Feast of St. Mark, the Evangelist

St. Mark
This icon of St. Mark the Evangelist is found at St. Mark Parish in Phoenix. (Ambria Hammel/CATHOLIC SUN)

How often do we hear the very familiar words announcing the Gospel according to Mark? Mark’s Gospel was probably written between 65-70 CE and provided both Matthew and Luke with sources for their Gospels. Do we ever wonder who Mark was and how tradition arrived at his designation as an Evangelist? Other Gospels are attributed to an Apostle, so who was he?

Once we begin asking these kinds of questions, other questions emerge. Those early Christians who could read had some writings available to them, including the Jewish scriptures. But the canon of twenty-seven New Testament books was not formally decided by the Church until much later at the Council of Nicaea (325). So where did Mark’s Gospel come from?

We read in Luke 10 that there were “Seventy Disciples” whom Jesus sent to preach the good news. We can infer that there were many people telling the stories of what they knew about Jesus, probably including Luke and Mark. Talk about controversies in the Church today! This motivation to preach the Word drove the early Christians to seek the Truth. We could go off on a tangent here and get into all the arguments and contradictions that had to be dealt with in seeking the Truth. But for these few minutes on his feast, we will talk about Mark.

We hear his name connected to Paul and Barnabas, but many scholars agree that his closest association was with Peter who took Mark as a travel companion and interpreter (Acts 12:12; 15:37), and who likely wrote down Peter’s preaching, thus composing a collection of stories and sermons. In a way, the Gospel of Mark owes much of its contents to Peter’s accounts. However, Mark has his own style of writing, and his short gospel is considered to be the first one written of the four canonical gospels.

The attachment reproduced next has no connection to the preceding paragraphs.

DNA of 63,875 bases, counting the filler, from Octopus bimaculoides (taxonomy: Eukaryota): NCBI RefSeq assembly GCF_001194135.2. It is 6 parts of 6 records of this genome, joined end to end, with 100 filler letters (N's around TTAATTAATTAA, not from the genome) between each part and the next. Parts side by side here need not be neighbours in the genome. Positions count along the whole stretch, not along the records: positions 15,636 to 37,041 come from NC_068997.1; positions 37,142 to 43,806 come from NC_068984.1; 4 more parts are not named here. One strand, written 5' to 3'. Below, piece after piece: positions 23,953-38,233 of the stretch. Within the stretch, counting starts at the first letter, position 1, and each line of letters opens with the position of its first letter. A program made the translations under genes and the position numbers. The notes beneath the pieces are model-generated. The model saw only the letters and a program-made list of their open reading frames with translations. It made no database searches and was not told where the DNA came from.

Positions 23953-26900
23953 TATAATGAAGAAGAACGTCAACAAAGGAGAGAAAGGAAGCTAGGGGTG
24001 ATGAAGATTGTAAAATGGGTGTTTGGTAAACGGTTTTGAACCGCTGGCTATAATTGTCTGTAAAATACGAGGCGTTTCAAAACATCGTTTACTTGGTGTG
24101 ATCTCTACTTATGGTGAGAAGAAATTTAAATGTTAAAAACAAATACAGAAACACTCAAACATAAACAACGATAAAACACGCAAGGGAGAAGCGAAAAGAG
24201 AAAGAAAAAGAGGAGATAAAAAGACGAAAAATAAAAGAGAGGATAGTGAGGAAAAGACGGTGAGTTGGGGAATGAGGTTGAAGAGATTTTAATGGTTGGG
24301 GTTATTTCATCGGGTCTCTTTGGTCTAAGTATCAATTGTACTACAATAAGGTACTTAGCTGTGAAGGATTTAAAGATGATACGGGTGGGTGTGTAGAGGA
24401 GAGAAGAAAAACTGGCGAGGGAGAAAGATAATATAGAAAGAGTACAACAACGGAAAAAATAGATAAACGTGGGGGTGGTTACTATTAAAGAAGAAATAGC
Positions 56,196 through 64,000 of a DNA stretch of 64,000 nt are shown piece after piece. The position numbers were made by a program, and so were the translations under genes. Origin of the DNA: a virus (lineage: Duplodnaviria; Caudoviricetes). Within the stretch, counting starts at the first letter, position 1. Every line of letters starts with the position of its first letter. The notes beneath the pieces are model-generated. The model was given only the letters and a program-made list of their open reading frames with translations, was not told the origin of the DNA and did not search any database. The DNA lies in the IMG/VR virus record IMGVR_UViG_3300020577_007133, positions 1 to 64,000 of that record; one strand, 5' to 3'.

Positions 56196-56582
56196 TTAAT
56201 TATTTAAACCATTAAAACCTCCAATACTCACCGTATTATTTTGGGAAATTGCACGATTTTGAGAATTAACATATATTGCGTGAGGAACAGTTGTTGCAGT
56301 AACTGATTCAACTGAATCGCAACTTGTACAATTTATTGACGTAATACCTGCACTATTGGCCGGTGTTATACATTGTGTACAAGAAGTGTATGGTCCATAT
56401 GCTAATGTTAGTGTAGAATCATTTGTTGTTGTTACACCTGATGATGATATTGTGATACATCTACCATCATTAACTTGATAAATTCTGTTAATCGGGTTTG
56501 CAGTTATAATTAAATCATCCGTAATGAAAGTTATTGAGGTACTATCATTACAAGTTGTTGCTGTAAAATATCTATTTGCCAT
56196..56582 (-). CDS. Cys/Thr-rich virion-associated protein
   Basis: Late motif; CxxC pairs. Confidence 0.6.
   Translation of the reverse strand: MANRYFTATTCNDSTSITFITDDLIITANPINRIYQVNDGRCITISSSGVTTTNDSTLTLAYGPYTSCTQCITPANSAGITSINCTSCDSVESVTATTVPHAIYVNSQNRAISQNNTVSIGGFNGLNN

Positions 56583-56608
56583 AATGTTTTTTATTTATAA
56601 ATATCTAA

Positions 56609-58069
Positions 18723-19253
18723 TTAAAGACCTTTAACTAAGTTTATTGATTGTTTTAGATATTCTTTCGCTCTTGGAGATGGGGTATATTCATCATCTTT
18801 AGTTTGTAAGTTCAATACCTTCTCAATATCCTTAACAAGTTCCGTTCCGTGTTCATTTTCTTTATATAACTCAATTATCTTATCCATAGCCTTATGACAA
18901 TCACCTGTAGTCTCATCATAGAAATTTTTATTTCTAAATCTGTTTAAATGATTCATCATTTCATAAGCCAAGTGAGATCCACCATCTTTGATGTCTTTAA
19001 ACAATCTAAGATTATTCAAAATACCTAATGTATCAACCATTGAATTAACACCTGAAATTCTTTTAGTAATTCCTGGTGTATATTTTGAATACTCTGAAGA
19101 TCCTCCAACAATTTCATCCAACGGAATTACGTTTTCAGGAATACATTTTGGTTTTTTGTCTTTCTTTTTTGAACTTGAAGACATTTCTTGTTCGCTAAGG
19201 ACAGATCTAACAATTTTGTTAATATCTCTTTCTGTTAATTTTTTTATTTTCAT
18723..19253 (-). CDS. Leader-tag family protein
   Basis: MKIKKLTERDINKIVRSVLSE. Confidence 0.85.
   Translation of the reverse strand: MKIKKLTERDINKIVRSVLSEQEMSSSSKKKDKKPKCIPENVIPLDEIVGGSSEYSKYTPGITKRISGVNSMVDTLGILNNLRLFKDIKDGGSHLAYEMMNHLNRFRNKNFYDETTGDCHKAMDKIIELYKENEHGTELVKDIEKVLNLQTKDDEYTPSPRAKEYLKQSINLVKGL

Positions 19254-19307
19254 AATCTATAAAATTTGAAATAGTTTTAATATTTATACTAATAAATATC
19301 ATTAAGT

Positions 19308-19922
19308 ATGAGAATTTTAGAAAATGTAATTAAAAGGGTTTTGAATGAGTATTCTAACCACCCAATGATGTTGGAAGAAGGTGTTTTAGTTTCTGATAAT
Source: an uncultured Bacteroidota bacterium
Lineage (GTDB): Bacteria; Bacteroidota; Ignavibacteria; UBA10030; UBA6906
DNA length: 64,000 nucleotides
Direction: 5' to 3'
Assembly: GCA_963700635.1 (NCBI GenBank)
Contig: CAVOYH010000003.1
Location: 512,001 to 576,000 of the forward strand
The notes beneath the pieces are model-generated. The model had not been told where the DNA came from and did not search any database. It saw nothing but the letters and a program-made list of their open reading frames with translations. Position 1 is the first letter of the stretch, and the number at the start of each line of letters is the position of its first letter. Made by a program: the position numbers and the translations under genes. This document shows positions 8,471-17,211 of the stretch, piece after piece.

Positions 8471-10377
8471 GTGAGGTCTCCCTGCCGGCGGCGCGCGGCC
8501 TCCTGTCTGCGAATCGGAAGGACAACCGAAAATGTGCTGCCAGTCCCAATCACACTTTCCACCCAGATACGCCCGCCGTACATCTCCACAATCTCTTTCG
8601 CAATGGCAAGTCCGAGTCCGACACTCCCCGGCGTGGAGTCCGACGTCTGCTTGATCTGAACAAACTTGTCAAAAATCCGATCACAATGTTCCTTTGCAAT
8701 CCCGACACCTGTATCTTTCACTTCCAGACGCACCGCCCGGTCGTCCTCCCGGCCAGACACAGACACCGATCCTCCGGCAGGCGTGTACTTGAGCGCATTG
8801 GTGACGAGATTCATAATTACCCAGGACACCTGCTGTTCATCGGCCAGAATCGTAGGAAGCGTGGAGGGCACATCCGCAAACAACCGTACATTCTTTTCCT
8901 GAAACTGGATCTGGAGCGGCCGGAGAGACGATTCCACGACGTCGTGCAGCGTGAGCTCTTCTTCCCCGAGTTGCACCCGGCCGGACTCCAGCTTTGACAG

When read as one narrative, it is as if he is hurrying to get it written. We can look at just a few things Mark intended for us to know about Jesus. One of his major themes is PROMISE, which begins with the announcement by John the Baptist, echoing the prophets, who says that the Messiah is coming . . . and he is already here! Do we not begin Advent also with a sense of hope and promise?

Then Mark rushes to tell us about the call of the disciples and the miracles they witnessed. He wants us to know how Jesus taught in parables so that all might understand that the Kingdom of God is for all people.

Mark never lets us forget that Jesus was human, and he portrays the feelings of Jesus, such as sympathy, anger, and a deep love of friends, just to name a few. But his primary message is that God is true to his promises and sent His only Son, who upon completing his mission promised that the Holy Spirit would follow and teach them all things.

We remember that it was Mark who recalls the story of the women who went to the tomb and found it empty. They saw and heard the message from an angel who said:

Do not be amazed! You seek Jesus of Nazareth, the crucified. He has been raised; he is not here. Behold, the place where they laid him. But go and tell his disciples and Peter, ‘He is going before you to Galilee; there you will see him, as he told you.’ (Mark 16:7-8)

Although the women were seized with trembling, they told Peter and his companions what they had seen and heard.

We are the beneficiaries of Mark’s reflections and Jesus’ commissioning to go out to all the world and proclaim the Gospel to every creature. According to the Coptic and Greek Orthodox traditions, Mark traveled to Alexandria around 49 CE and became the bishop there. Through Mark and the disciples of Jesus, the sacred and imperishable proclamation of eternal salvation is extended today from East to West.


– Sister Bridget Kiniry, OPBridget Kiniry

A resident of Dominican Convent, Sister Bridget is a preacher and
coordinator of the Days for Girls program there.



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